UN-Podcast 033: Unevolved (Susan McCauley)

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How do you feel about “conventional wisdom?”

If you’re a member of the Paleo/Primal/WAP/Traditional/Real Food/Ancestral Health/Vegan/Vegetarian/Eastern Medicine/Ayurvedic/Functional Medicine/etc etc etc communities, then you probably hear the phrase “conventional wisdom” and immediately sniff in disdain.

Merriam-Webster calls conventional wisdom (n), “the generally accepted belief, opinion, judgment, or prediction about a particular matter,” and in the nutrition, health, and fitness world, we usually think of conventional wisdom with a negative connotation in mind.

For example: beliefs about sugar, cholesterol, calories, cardio, fat-free foods, and more are all part of our understanding of conventional wisdom, and those of us in the various “fringe” health communities are the first ones to reject conventional wisdom as soon as we have the science to prove that it’s wrong.

So why is it, then, that we are still willing to accept the “conventional wisdom” we have about ourselves?

Let me explain:

I noticed a strange phenomenon the other day while hanging out with a close friend of mine who I met before I started my process of recovery.

As you may know by now, the person I have become is not the person who I was at the beginning of the journey. I’ve been working on lessening my anxiety, lowering my stress levels, and focusing on the positive aspects of my life. I practice gratitude. I speak nicely to myself. Etc.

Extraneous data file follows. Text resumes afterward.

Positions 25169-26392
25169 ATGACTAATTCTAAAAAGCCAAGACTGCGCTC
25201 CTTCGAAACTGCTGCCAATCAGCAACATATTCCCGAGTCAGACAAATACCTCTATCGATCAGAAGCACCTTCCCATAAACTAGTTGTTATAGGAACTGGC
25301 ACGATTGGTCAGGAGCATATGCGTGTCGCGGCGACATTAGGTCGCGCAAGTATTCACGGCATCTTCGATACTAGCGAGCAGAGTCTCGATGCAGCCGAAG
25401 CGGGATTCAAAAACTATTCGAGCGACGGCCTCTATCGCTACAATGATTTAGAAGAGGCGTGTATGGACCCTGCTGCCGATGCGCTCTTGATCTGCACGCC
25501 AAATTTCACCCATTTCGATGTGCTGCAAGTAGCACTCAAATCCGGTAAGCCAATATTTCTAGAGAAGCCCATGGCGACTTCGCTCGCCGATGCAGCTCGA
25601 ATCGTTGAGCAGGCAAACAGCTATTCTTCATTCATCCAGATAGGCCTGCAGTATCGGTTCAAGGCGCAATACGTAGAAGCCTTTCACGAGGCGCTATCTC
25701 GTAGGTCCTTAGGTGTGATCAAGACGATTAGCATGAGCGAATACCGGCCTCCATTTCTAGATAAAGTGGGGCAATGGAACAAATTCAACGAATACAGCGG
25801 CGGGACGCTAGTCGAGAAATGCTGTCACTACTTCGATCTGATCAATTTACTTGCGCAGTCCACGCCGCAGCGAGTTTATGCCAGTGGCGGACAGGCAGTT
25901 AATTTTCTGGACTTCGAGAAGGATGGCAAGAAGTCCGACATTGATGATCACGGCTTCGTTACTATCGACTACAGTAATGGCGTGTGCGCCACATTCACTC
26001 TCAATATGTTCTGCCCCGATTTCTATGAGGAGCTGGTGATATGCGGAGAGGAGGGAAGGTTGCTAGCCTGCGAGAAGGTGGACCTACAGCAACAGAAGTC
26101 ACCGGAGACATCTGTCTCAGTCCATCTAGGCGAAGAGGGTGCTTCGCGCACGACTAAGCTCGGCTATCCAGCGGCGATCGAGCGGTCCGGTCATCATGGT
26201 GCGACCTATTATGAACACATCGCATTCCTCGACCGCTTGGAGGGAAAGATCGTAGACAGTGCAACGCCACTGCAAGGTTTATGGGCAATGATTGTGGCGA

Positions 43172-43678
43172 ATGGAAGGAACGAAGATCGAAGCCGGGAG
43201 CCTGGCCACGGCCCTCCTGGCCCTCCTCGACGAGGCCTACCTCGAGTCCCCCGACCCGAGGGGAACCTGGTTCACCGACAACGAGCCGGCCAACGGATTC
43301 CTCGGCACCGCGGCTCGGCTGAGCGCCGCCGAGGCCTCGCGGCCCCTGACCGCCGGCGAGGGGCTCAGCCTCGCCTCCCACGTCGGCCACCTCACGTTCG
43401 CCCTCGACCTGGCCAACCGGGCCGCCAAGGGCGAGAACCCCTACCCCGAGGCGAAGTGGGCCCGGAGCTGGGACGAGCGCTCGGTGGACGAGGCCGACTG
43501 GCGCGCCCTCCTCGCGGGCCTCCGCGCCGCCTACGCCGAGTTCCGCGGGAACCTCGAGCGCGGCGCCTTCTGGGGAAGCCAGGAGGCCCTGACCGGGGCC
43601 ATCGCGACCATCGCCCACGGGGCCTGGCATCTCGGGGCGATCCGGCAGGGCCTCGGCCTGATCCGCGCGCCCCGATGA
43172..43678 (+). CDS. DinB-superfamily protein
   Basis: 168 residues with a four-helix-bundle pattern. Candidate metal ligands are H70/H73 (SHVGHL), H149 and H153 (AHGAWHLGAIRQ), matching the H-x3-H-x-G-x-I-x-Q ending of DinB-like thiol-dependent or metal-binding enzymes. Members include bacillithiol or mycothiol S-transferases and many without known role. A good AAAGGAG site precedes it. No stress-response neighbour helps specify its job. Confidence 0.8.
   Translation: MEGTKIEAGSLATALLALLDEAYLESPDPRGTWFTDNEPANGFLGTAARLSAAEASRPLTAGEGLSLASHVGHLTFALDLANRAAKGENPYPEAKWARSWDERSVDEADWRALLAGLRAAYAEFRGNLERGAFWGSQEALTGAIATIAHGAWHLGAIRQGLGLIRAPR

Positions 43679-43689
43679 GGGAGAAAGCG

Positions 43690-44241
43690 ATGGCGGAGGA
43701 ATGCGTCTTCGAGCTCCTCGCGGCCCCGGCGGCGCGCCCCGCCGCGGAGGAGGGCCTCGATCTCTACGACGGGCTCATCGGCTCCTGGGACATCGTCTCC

Yet when I was around my friend, I immediately fell back into the same patterns of speech and thought–saying negative things, denying my sense of empowerment and grace, worrying about my body, etc.

This seems to happen when I’m confronted with situations or people from my past with whom I’ve established a sense of conventional wisdom about myself–including my family. It’s easier to fall into the same old “comfortable” patterns of discomfort than it is to break free from “the generally accepted beliefs, opinions, judgments, or predictions” about myself and my relationships.

I encourage all of you out there to take a look at who you are in relation to the people in your life. What conventional wisdom about your life, your body image, your identity, or your relationship do you hold onto or resurrect? What triggers old thought patterns–and how can you break them?

This awareness will be especially important as the holidays rapidly descend upon us. We’re going to not only be confronted by food, exercise, and body image issues, but also the people (friends and family) who may trigger some “conventional wisdom” that we’re working hard to reject or change.

This week on the Finding Our Hunger podcast, we interviewed my friend Susan McCauley, a certified nutrition consultant who specializes in addiction recovery and ancestral health. Her incredible story–and her rejection of the “conventional wisdom” she adopted for herself as an addict–is really instructional in how we can learn to be our own editors and change the paradigm.

Yes, it takes work, and yes, it might be uncomfortable, but I think we can all stand to let go of the conventional wisdom we hold about ourselves, just as we can all stand to let go of the conventional wisdom about what makes up “healthy” diet and exercise (since it’s that conventional wisdom that gets us into our negative behaviors in the first place).

So head over to Finding Our Hunger and hear what Susan has to say–let’s let go of our beliefs, opinions, judgments, or predictions, and get ready for a peaceful, progressive, and happy holiday season!

Go Listen Now!

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Stay hungry,

@MissSkinnyGenes

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